Quantcast

Got Homework?

Connect with other students for help. It's a free community.

  • across
    MIT Grad Student
    Online now
  • laura*
    Helped 1,000 students
    Online now
  • Hero
    College Math Guru
    Online now

Here's the question you clicked on:

55 members online
  • 0 replying
  • 0 viewing

deepthiakella1 Group Title

identify the open intervals on which the function is increasing or decreasing-- f(x)=(x+3)^3

  • 10 months ago
  • 10 months ago

  • This Question is Closed
  1. tkhunny Group Title
    Best Response
    You've already chosen the best response.
    Medals 0

    Do we get to use the derivative?

    • 10 months ago
  2. deepthiakella1 Group Title
    Best Response
    You've already chosen the best response.
    Medals 0

    yup!

    • 10 months ago
  3. tkhunny Group Title
    Best Response
    You've already chosen the best response.
    Medals 0

    All-righty, then. Show us f'(x).

    • 10 months ago
  4. deepthiakella1 Group Title
    Best Response
    You've already chosen the best response.
    Medals 0

    3(x+1)^2

    • 10 months ago
  5. shamil98 Group Title
    Best Response
    You've already chosen the best response.
    Medals 0

    the derivative is 3(x+3)^2

    • 10 months ago
  6. tkhunny Group Title
    Best Response
    You've already chosen the best response.
    Medals 0

    Perfect. If you think of the right thing, the answer to the following question is really, REALLY easy. :-) Where is f'(x) negative, given that \(f'(x) = 2(x+3)^{2}\)?

    • 10 months ago
  7. deepthiakella1 Group Title
    Best Response
    You've already chosen the best response.
    Medals 0

    wait did i get the derivative wrong

    • 10 months ago
  8. tkhunny Group Title
    Best Response
    You've already chosen the best response.
    Medals 0

    No, you got it. I just had a typo-spasm. The answer to my question is the same. When is f'(x) negative? Don't look at the graph. Just think on the structure. A Real Number squared. When is that negative?

    • 10 months ago
  9. shamil98 Group Title
    Best Response
    You've already chosen the best response.
    Medals 0

    I got a question, why is 3(x+3)^2 not the derivative? o.o

    • 10 months ago
  10. deepthiakella1 Group Title
    Best Response
    You've already chosen the best response.
    Medals 0

    Isnt it using the chain rule...maybe haha

    • 10 months ago
  11. tkhunny Group Title
    Best Response
    You've already chosen the best response.
    Medals 0

    ?? Why as that? You have it. Don't let my typo confuse you. \(f(x) = (x+3)^{3}\) \(f'(x) = 3(x+3)^{2}\) Okay, now answer... When is f'(x) negative?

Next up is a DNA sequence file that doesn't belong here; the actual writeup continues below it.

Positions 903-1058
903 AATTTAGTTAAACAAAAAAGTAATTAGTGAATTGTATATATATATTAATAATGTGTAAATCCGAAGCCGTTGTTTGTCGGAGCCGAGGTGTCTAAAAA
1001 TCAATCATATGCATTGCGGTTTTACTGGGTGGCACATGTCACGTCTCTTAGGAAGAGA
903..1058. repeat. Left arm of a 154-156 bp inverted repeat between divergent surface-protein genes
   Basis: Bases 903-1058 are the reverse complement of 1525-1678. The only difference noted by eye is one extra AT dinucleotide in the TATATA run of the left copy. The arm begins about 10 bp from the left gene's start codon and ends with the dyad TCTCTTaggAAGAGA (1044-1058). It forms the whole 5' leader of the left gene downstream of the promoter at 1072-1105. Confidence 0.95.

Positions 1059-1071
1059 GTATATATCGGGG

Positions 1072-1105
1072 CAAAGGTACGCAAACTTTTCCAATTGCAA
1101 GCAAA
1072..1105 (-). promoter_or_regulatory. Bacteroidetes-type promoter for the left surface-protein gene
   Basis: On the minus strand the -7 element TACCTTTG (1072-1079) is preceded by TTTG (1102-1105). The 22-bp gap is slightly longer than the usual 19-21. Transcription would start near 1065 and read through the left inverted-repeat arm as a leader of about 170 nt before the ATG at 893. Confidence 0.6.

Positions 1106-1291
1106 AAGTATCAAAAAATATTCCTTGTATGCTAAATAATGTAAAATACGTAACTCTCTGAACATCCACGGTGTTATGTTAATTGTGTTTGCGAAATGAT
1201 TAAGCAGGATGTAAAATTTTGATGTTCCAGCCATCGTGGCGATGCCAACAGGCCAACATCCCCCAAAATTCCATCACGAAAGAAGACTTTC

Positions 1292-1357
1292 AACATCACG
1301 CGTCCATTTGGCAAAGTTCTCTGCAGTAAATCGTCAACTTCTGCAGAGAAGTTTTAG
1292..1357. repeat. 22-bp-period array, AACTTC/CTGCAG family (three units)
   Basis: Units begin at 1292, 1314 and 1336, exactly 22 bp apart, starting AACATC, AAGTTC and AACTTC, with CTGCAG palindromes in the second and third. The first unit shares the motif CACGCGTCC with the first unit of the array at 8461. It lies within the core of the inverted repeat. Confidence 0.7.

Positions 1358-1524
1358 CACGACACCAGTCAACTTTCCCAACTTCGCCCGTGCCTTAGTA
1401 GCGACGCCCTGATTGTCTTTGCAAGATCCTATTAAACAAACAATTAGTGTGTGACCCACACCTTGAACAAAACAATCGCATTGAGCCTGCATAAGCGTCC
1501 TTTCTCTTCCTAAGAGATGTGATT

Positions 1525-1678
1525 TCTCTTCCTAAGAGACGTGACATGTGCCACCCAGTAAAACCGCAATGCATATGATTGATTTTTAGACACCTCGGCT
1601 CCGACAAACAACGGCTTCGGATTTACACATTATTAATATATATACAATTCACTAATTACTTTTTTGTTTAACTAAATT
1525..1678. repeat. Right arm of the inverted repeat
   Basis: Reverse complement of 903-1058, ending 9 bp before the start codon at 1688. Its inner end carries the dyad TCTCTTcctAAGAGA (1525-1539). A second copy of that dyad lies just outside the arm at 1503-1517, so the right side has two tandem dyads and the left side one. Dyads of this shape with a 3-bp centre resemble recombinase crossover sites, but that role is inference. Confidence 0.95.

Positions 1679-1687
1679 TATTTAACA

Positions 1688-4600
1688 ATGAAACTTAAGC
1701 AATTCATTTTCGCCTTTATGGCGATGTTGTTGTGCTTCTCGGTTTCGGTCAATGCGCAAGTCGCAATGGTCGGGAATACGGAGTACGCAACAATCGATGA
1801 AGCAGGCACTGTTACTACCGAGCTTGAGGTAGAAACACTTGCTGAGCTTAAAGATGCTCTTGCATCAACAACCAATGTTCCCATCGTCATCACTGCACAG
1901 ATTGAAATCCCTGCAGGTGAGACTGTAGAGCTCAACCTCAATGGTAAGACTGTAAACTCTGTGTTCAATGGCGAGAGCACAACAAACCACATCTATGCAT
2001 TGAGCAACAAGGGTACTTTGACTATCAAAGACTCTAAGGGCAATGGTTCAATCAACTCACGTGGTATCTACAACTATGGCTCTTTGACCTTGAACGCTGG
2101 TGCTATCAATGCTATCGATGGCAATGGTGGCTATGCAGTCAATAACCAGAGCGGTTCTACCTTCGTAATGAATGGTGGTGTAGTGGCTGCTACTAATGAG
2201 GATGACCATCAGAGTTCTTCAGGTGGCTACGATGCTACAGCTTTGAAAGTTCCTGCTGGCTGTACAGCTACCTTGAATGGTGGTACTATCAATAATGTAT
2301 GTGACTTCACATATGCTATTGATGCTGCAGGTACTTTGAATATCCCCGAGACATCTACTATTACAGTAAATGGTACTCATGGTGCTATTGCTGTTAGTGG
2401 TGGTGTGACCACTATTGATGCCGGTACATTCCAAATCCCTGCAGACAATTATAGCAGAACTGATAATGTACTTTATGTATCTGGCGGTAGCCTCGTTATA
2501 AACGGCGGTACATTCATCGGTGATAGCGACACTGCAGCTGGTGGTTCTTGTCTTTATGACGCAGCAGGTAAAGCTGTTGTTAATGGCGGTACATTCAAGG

• 10 months ago
  12. deepthiakella1 Group Title
    Best Response
    You've already chosen the best response.
    Medals 0

    so actually my question was f(x)=(x+1)^3 but thats okay haha but im not sure it can be negative

    • 10 months ago
  13. deepthiakella1 Group Title
    Best Response
    You've already chosen the best response.
    Medals 0

    idk

    • 10 months ago
  14. shamil98 Group Title
    Best Response
    You've already chosen the best response.
    Medals 0

    oh then the derivative is 3(x+1)^2

    • 10 months ago
  15. deepthiakella1 Group Title
    Best Response
    You've already chosen the best response.
    Medals 0

    hahaha ya

    • 10 months ago
  16. tkhunny Group Title
    Best Response
    You've already chosen the best response.
    Medals 0

    Come on. You can see it. If you start with a Real Number, and Square it, will you EVER get a negative number? The derivative is NOT \(3(x+1)^{2}\). The derivative is \(f'(x) = 3(x+1)^{2}\). Don't be afraid to write whole, complete expressions.

    • 10 months ago
  17. deepthiakella1 Group Title
    Best Response
    You've already chosen the best response.
    Medals 0

    no

    • 10 months ago
  18. shamil98 Group Title
    Best Response
    You've already chosen the best response.
    Medals 0

    sorry, f'(x) = 3(x+1)^2 continue with your explanation :P

    • 10 months ago
  19. tkhunny Group Title
    Best Response
    You've already chosen the best response.
    Medals 0

    Can f'(x) EVER be zero (0)?

    • 10 months ago
  20. deepthiakella1 Group Title
    Best Response
    You've already chosen the best response.
    Medals 0

    if x was -1 right?

    • 10 months ago
  21. deepthiakella1 Group Title
    Best Response
    You've already chosen the best response.
    Medals 0

    haha im stupid at calc. sorry :(

    • 10 months ago
  22. deepthiakella1 Group Title
    Best Response
    You've already chosen the best response.
    Medals 0

    tkhunny where did you go????

    • 10 months ago
    • Attachments:

See more questions >>>

Your question is ready. Sign up for free to start getting answers.

spraguer (Moderator)
5 → View Detailed Profile

is replying to Can someone tell me what button the professor is hitting...

23

  • Teamwork 19 Teammate
  • Problem Solving 19 Hero
  • You have blocked this person.
  • ✔ You're a fan Checking fan status...

Thanks for being so helpful in mathematics. If you are getting quality help, make sure you spread the word about OpenStudy.

This is the testimonial you wrote.
You haven't written a testimonial for Owlfred.